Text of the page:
As part of a series of fresh looks at the grand finals of yesteryear, Paul Zalunardo revisits the 1984 decider in which Canterbury ended Parramatta's plans of a fourth consecutive premiership.
NRL.com has gone into the vault to find footage of the grand finals from the pre-NRL era dating back to 1966 and will be showcasing these games, including a full replay, match highlights and great moments from these memorable encounters.
The Eels entered the 1984 decider hoping to become just the third team to win at least four premierships in a row. They were denied by a ruthless Bulldogs outfit.
The run stopped at three and South Sydney (1925-29) and St George (1956-66) remain the only sides to win at least four in succession.
Match Highlights: Bulldogs v Eels
The match started on a bad note for the Eels, with centre Steve Ella forced from the field in the early stages with a leg injury.
They then got a lucky break as the Bulldogs had a try disallowed on account of a Terry Lamb pass that was ruled to have gone forward by referee Kevin Roberts.
Canterbury were the more enterprising of the sides in the early exchanges, with a series of attacking raids featuring great interchanges of passing.
Eels winger Eric Grothe then dropped a simple pass with a good chance at a try looming. That prompted commentator and St George coach Roy Masters to say: "I wish he had have done that last week".
A week earlier, Grothe scored the only try as Parramatta beat the Saints 8-7 in the preliminary final.
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The Eels opened the scoring when Michael Cronin crashed over following a clever pass from Peter Sterling. They would prove the only points of a first half that featured more enterprising play than a 4-0 score would indicate.
Once play had resumed, Mark Bugden emerged as the most unlikely of grand final heroes.
With Eels lock Ray Price on the ground clutching at an arm injury, Bugden spotted a big gap in the defensive line and darted over to score the easiest of tries.
Chris Mortimer converted to give Canterbury a lead they would not relinquish.
Play of the day
A simple run out of dummy-half by Mark Bugden won Canterbury the grand final.
Bugden was able to get away from marker John Muggleton and evade fullback Paul Taylor on a relatively easy run to the line.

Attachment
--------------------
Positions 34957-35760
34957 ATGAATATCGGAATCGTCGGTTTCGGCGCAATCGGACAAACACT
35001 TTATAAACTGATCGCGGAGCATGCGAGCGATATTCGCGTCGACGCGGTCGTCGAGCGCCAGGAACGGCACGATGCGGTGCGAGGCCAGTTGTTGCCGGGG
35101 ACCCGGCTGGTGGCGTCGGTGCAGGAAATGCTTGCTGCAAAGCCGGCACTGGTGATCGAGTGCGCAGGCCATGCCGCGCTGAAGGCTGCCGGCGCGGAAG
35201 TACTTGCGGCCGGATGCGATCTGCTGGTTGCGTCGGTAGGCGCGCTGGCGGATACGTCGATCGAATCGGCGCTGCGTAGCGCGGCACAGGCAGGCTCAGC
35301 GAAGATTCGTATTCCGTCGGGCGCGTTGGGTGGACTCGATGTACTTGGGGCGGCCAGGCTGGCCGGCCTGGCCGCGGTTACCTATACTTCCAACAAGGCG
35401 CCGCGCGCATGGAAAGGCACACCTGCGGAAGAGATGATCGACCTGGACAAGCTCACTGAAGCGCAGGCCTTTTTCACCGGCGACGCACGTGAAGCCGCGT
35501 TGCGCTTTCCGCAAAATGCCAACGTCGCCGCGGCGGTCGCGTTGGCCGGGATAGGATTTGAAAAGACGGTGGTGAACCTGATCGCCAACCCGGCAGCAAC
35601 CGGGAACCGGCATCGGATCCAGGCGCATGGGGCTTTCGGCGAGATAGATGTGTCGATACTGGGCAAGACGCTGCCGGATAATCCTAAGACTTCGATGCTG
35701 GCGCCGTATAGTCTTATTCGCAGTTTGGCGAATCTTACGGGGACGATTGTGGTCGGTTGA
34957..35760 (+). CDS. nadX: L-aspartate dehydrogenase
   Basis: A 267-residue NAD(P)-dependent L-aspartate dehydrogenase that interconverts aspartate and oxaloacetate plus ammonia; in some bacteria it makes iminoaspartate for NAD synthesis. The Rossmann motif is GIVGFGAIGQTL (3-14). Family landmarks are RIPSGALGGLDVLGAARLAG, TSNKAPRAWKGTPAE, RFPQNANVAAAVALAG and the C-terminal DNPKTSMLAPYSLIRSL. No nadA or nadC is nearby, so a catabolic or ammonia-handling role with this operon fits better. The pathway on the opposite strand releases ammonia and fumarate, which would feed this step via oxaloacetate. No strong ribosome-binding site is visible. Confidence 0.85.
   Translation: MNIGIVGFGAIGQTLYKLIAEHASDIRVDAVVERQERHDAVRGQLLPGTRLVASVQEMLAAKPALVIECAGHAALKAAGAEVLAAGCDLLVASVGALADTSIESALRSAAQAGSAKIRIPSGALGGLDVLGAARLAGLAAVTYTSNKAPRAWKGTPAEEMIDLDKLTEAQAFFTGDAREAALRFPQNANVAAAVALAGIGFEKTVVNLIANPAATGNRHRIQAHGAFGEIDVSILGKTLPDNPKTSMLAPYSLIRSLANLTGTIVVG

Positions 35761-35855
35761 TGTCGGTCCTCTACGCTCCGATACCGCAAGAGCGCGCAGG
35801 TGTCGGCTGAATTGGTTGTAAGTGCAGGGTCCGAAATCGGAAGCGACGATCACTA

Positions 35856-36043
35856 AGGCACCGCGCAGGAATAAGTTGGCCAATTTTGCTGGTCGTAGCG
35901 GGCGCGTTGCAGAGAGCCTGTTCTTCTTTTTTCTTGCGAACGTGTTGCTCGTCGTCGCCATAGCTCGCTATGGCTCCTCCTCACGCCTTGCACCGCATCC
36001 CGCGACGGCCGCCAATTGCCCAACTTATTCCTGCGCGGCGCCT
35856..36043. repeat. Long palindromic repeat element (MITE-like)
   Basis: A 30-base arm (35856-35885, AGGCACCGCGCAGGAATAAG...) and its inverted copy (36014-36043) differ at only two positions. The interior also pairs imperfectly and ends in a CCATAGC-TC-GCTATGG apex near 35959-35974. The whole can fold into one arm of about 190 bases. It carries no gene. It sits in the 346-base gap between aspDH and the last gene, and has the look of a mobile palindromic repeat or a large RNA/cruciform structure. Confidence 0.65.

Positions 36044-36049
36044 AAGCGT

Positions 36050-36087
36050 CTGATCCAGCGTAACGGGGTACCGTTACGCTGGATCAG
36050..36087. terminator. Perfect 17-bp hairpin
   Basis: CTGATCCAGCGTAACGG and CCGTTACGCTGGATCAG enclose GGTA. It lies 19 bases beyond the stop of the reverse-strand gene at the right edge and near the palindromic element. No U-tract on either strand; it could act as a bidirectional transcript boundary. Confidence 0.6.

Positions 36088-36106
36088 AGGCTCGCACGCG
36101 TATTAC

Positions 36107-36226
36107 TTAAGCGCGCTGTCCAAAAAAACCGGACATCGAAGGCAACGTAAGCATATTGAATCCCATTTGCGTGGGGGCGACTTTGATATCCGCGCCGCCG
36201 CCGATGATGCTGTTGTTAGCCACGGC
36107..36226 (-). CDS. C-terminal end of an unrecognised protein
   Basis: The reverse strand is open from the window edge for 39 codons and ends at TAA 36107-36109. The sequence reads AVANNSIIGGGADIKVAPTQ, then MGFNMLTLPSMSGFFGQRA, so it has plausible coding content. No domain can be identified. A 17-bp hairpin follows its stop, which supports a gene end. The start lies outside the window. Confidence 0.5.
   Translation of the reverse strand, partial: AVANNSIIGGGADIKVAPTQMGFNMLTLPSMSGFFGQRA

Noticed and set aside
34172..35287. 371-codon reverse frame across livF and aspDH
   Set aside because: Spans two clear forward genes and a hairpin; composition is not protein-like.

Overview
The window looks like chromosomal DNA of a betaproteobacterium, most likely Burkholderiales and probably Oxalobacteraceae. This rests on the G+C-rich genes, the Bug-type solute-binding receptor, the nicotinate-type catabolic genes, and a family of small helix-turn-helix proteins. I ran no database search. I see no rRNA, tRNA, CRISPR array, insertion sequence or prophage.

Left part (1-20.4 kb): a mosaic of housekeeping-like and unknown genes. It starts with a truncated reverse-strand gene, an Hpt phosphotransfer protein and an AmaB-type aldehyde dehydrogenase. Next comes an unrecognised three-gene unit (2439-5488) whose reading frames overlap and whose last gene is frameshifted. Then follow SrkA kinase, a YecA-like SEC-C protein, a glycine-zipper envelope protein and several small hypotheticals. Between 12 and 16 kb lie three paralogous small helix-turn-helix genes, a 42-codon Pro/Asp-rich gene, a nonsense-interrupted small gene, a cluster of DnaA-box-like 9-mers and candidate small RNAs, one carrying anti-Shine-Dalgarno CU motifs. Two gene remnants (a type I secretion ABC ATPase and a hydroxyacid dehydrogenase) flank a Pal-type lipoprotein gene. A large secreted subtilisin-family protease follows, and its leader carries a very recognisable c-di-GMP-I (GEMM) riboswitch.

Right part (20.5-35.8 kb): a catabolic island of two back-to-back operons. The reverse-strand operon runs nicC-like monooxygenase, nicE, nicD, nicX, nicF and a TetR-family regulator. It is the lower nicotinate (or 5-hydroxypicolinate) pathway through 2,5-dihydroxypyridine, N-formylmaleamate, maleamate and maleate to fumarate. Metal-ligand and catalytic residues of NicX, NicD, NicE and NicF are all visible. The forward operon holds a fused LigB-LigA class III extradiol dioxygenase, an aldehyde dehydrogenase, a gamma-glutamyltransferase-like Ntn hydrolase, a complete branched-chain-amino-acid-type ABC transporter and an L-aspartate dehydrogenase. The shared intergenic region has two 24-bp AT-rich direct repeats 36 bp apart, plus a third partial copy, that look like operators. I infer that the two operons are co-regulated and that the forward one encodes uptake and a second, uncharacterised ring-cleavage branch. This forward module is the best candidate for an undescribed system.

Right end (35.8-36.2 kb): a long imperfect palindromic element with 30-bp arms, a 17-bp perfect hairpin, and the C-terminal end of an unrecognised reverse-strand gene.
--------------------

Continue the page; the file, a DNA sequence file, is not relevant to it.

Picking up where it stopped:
It won't appear on any "great grand final tries" packages but it is as important as any that have been scored.
Bugden scores for the Bulldogs
Peter Kelly was retrospectively awarded the Clive Churchill Medal. He was a ruthless player who made sure everyone on the opposition team knew he was out there. Only three players who started the grand final at prop (Paul Dunn, Willie Mason and Brent Kite) have claimed the top individual honour since 1986.
Probably the shortest quote ever offered by a grand final-winning coach. It came from Canterbury coach Warren Ryan when asked which of his players most impressed him during his side's two-point win.
The what-if moment
The loss of Steve Ella to a leg injury early in the match robbed the game of one of its best attacking players. With Ella no longer a problem, the Bulldogs were able to breathe a little easier and rely on their forward pack getting the job done.
Extended Highlights: Bulldogs v Eels
Darryl Brohman made a huge difference after coming on at half-time. His ability to start attacking play by utilising his array of ball-playing skills really helped the Bulldogs. There was even evidence of a kicking game as he provided a real point of difference among the Canterbury forwards.
The following year
Canterbury made it back-to-back titles with a 7-6 win over St George. Their combined winning margin over those two years was just three points.
The Eels made it as far as the preliminary final but were handed a 26-0 lesson by the Bulldogs. Parramatta went back to the drawing board and won their fourth premiership in six years in 1986.
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